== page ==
Op-Ed

Senate should nix bill that punishes neighborhoods challenging land-use rulings

Tom FitzGerald
Tom FitzGerald

Pending before the Senate State and Local Government Committee is House Bill 72, a punitive bill that would require an appeal bond to be posted if a neighborhood association, or other person affected by a rezoning decision, appealed a rezoning decision from circuit court to the Kentucky Court of Appeals.

The bill is a blatantly unconstitutional slap in the face of neighbors and neighborhood groups, and is a “solution in search of a problem,” since the Court of Appeals already has the ability under Civil Rule 73.02(4) to assess damages and one to two times costs if it determines a zoning appeal (or any other appeal) to have been frivolous or brought in bad faith.

The bill as amended in the Kentucky House of Representatives, makes clear that the intent is to deter even meritorious appeals of rezoning decisions by pricing them out of the reach of most neighborhood groups and neighbors.

How would it work? Under the bill, on filing a notice of appeal, on request the circuit court would have to hold a hearing on whether the appeal was “presumptively frivolous” – a term not fully defined. If the circuit court deemed the appeal “presumptively frivolous,” a bond would be required to cover lost profits, lost cash flow, interest, costs and attorney fees, up to $250,000.

Yet even if the circuit court found the appeal to be non-frivolous, a mandatory bond for all interest, costs and attorney fees would be required to be posted as a condition of appeal, up to $100,000.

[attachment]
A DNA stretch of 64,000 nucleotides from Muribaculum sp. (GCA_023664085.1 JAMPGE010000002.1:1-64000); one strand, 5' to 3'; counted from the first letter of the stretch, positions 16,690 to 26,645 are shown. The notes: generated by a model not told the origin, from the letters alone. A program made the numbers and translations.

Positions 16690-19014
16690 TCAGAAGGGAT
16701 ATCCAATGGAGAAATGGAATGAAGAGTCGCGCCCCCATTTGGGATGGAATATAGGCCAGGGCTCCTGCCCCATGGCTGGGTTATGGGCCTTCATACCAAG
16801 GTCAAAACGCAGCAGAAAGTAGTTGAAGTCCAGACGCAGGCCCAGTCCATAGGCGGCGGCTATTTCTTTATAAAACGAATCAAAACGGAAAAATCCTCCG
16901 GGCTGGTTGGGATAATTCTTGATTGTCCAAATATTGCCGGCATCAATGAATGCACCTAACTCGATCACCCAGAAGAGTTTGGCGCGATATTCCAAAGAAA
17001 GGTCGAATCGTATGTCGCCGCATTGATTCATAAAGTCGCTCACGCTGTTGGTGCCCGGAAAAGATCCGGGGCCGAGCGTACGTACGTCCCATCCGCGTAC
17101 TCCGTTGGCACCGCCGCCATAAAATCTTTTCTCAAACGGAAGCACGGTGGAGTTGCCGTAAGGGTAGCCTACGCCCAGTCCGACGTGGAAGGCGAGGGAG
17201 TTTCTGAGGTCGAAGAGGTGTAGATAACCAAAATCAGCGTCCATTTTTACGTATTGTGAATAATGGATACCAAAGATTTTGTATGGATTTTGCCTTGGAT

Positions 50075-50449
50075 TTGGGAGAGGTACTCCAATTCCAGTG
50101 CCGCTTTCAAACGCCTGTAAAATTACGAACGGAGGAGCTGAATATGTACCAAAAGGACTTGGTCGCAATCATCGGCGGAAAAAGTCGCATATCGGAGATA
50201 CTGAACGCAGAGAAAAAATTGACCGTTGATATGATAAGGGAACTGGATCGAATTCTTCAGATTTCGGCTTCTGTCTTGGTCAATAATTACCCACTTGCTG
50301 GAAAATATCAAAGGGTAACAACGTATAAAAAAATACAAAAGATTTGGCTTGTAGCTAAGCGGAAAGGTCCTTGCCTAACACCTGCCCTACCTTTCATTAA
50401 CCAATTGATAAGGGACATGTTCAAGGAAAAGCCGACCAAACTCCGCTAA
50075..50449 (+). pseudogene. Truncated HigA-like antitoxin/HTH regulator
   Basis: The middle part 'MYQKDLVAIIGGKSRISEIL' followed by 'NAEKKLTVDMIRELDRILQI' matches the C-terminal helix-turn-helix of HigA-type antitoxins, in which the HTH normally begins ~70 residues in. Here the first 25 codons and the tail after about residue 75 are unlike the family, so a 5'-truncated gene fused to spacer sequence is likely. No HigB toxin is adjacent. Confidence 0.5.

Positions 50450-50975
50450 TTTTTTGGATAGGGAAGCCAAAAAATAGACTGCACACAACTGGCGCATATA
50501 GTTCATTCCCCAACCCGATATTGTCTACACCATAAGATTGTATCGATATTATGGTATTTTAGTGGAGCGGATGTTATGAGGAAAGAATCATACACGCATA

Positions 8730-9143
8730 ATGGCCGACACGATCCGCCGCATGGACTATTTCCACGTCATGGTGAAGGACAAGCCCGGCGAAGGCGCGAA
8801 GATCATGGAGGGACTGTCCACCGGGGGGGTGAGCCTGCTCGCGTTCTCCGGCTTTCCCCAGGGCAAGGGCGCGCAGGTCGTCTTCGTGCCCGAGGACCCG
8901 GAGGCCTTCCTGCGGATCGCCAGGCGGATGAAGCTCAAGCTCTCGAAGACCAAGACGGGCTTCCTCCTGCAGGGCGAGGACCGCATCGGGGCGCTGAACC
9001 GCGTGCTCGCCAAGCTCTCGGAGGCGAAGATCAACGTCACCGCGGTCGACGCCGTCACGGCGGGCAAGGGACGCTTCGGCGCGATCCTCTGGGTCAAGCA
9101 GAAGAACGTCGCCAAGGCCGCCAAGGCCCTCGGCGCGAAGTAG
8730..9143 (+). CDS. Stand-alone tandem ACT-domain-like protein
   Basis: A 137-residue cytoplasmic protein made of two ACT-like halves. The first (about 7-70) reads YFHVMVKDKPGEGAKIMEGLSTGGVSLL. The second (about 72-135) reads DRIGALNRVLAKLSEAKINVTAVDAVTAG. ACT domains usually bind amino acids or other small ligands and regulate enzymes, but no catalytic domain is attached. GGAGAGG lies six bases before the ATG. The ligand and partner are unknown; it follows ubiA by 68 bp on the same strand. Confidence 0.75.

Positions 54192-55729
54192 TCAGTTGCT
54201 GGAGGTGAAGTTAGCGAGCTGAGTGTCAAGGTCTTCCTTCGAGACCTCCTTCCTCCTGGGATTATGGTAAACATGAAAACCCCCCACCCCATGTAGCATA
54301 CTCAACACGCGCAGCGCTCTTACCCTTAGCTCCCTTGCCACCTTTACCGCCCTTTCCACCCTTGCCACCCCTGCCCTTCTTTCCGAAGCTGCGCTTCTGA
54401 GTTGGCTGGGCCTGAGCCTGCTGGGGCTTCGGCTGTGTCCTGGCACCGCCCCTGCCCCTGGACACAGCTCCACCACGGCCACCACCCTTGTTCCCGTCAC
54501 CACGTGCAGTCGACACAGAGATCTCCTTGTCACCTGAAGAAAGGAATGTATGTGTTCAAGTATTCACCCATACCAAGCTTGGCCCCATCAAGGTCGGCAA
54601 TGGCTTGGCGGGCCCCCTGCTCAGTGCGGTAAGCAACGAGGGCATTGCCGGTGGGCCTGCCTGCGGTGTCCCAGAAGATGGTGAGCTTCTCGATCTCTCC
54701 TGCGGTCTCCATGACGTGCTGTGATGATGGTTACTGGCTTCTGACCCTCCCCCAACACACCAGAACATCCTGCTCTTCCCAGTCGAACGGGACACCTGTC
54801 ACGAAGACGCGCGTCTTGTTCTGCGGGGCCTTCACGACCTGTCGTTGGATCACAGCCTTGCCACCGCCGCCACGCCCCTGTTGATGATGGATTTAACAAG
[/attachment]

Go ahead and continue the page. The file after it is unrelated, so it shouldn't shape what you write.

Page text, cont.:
In essence, the bill would require a judge who had just ruled against a party in a zoning case, to decide whether an appeal by that party of that judge’s decision would be frivolous, before even the ground of the appeal were disclosed.

The appeal bond would be forfeited if the Court of Appeals affirmed the circuit court decision, even if the appeal raised arguments that had merit.

An example might help demonstrate the harm that this bill would cause. All parties to zoning cases now take for granted the ability of any person participating in a zoning case to cross-examine any witness supporting or opposing a rezoning. Yet prior to the 1982 case of Kaelin v. City of Louisville, that right was not established. In Kaelin, the planning commission refused to allow Thomas Kaelin and other neighbors to ask questions of the developer seeking a zone change and its witnesses, and the circuit court and the Court of Appeals upheld the approval of the zoning change by the city council over the objections of Kaelin and his neighbors that they had been denied due process. The Kentucky Supreme Court reversed both the circuit court and Court of Appeals, and established that due process required that questioning of witnesses be allowed. It is quite possible under the vague standard of “presumptively frivolous” in HB 72 that Kaelin could have been subjected to a requirement to post up to a $250,000 bond, or even $100,000 if the circuit judge deemed that his appeal had merit.

Requiring the filing of an appeal bond as a prerequisite to filing an appeal is a clear violation of Kentucky constitution section 115, providing that in all cases there shall be allowed as a matter of right at least one appeal to another court. Imposing a financial barrier to an of-right appeal is absolutely impermissible.

Additionally, governmental bodies are exempt from the bond requirement, raising equal protection issues. The bill also intrudes on the courts; under Kentucky’s constitution matters of appellate procedure are expressly reserved to the judicial branch under the state constitution.

For those rare instances in which a zoning appeal is deemed “frivolous” or in “bad faith,” remedies already exist

Punishing neighbors and neighborhood groups for trying to prevent disruptive changes in the neighborhoods where they have sunk their savings and invested their hopes, by imposing financial barriers to appeals in zoning and conditional use permit cases, is bad policy and worse law.

This bill is a developer’s dream and a neighbor’s nightmare, and should be rejected by the Senate State and Local Government Committee and the full Kentucky Senate.

Tom FitzGerald is an attorney and director of the Kentucky Resources Council.

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